Computing hardware is designed by refining an abstract specification through various lower levels of abstraction to arrive at a transistor layout implemented in a physical medium. Formalizing the refinements - one task of the mathematical semantics of computation - involves proving that the device described at each level of abstraction does indeed behave as prescribed by the description at the next higher level. One obstacle to this goal that has long been recognized is that certain classes of behaviors can be physically realized only approximately. The notorious problem of metastable operation precludes, for example, the realization on classical principles of flipflops that react in bounded time to arbitrary input signals.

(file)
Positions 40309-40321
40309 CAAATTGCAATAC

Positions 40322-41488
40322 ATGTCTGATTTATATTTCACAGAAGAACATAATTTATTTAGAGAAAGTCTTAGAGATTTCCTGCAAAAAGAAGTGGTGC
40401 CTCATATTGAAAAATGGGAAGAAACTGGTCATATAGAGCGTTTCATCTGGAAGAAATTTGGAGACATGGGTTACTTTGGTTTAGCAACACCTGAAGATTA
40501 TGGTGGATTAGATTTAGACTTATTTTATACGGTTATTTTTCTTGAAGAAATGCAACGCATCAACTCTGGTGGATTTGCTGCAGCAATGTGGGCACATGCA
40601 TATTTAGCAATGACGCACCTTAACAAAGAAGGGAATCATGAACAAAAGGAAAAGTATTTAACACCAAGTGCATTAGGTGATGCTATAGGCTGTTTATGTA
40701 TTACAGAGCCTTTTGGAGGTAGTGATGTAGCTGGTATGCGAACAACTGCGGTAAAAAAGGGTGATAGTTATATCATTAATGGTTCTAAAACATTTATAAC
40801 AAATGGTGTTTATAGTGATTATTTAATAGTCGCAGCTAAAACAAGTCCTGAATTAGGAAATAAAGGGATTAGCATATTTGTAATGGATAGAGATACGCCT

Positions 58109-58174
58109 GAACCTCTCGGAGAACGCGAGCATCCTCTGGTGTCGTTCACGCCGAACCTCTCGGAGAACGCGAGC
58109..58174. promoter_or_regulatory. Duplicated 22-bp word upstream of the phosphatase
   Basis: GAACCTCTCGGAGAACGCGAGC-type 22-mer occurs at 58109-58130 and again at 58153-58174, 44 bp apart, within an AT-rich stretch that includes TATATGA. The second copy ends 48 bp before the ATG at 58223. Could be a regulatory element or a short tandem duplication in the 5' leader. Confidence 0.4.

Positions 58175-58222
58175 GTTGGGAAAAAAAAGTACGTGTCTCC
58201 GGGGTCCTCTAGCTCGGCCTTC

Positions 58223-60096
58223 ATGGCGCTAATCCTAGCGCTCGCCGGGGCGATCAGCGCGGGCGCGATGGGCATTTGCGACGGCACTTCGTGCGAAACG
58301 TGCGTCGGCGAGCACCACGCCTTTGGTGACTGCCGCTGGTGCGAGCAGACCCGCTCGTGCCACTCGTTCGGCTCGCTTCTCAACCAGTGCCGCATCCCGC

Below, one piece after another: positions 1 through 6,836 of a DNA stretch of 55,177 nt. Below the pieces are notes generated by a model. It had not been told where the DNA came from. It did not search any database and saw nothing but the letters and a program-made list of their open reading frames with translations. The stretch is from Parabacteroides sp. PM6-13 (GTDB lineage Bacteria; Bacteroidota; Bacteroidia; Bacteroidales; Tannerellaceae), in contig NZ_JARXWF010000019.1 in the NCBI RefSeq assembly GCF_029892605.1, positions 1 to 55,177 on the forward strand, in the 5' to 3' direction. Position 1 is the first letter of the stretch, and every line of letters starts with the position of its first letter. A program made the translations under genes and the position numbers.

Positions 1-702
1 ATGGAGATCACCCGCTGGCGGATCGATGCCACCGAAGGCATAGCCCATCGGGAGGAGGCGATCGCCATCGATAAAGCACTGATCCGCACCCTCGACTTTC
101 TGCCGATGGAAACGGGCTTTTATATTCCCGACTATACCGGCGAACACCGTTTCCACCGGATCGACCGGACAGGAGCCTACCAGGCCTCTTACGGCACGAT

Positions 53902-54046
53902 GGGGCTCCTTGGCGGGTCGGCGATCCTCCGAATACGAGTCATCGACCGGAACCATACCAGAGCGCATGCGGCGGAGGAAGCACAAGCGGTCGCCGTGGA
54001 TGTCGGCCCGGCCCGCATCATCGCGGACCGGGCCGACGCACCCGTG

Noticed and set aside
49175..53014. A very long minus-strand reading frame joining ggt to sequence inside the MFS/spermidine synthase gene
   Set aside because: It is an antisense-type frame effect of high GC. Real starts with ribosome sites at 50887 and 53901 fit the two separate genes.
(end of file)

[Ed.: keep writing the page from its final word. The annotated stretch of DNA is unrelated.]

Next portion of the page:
The literature suggests that the difficulty lies ultimately in the specification's requiring that the realizing device react properly in bounded time. We show, however, that a simple time-unbounded synchronization problem, namely mutual exclusion by means of an arbiter, cannot be solved with perfect reliability using continuous, i.e. Newtonian, physical phenomena. In particular, for any physical device operating on Newtonian principles that satisfies specific assumptions concerning an arbiter's IO-behavior there always exist competing requests to which it reacts by granting them all.